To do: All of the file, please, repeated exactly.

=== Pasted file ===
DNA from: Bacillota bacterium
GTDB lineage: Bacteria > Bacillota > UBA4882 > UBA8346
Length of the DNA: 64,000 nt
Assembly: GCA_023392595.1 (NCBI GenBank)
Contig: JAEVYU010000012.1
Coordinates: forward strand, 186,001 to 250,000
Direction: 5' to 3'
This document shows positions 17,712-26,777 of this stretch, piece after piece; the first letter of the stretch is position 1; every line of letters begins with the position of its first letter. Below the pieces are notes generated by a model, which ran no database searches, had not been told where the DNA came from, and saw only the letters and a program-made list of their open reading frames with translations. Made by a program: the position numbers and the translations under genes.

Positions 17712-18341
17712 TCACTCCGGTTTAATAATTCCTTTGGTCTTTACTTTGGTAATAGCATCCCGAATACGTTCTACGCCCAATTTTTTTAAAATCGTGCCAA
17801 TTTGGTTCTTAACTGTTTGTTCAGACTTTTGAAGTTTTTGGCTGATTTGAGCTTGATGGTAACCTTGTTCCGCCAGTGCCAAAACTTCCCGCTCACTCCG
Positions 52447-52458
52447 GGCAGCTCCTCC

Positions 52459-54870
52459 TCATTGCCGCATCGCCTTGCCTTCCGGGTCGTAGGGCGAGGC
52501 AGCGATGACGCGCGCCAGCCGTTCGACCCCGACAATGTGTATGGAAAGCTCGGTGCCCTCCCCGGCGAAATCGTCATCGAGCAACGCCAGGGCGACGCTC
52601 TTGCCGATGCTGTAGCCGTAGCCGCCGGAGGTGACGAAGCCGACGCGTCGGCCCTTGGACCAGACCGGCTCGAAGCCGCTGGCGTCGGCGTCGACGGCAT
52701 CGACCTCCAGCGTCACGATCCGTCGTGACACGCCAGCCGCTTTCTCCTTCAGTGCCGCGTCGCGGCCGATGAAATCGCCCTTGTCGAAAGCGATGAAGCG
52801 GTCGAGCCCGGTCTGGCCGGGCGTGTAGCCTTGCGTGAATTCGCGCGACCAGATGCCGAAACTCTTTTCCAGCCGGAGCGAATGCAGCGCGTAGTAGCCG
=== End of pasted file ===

DNA from: Bacillota bacterium
GTDB lineage: Bacteria > Bacillota > UBA4882 > UBA8346
Length of the DNA: 64,000 nt
Assembly: GCA_023392595.1 (NCBI GenBank)
Contig: JAEVYU010000012.1
Coordinates: forward strand, 186,001 to 250,000
Direction: 5' to 3'
This document shows positions 17,712-26,777 of this stretch, piece after piece; the first letter of the stretch is position 1; every line of letters begins with the position of its first letter. Below the pieces are notes generated by a model, which ran no database searches, had not been told where the DNA came from, and saw only the letters and a program-made list of their open reading frames with translations. Made by a program: the position numbers and the translations under genes.

Positions 17712-18341
17712 TCACTCCGGTTTAATAATTCCTTTGGTCTTTACTTTGGTAATAGCATCCCGAATACGTTCTACGCCCAATTTTTTTAAAATCGTGCCAA
17801 TTTGGTTCTTAACTGTTTGTTCAGACTTTTGAAGTTTTTGGCTGATTTGAGCTTGATGGTAACCTTGTTCCGCCAGTGCCAAAACTTCCCGCTCACTCCG
Positions 52447-52458
52447 GGCAGCTCCTCC

Positions 52459-54870
52459 TCATTGCCGCATCGCCTTGCCTTCCGGGTCGTAGGGCGAGGC
52501 AGCGATGACGCGCGCCAGCCGTTCGACCCCGACAATGTGTATGGAAAGCTCGGTGCCCTCCCCGGCGAAATCGTCATCGAGCAACGCCAGGGCGACGCTC
52601 TTGCCGATGCTGTAGCCGTAGCCGCCGGAGGTGACGAAGCCGACGCGTCGGCCCTTGGACCAGACCGGCTCGAAGCCGCTGGCGTCGGCGTCGACGGCAT
52701 CGACCTCCAGCGTCACGATCCGTCGTGACACGCCAGCCGCTTTCTCCTTCAGTGCCGCGTCGCGGCCGATGAAATCGCCCTTGTCGAAAGCGATGAAGCG
52801 GTCGAGCCCGGTCTGGCCGGGCGTGTAGCCTTGCGTGAATTCGCGCGACCAGATGCCGAAACTCTTTTCCAGCCGGAGCGAATGCAGCGCGTAGTAGCCG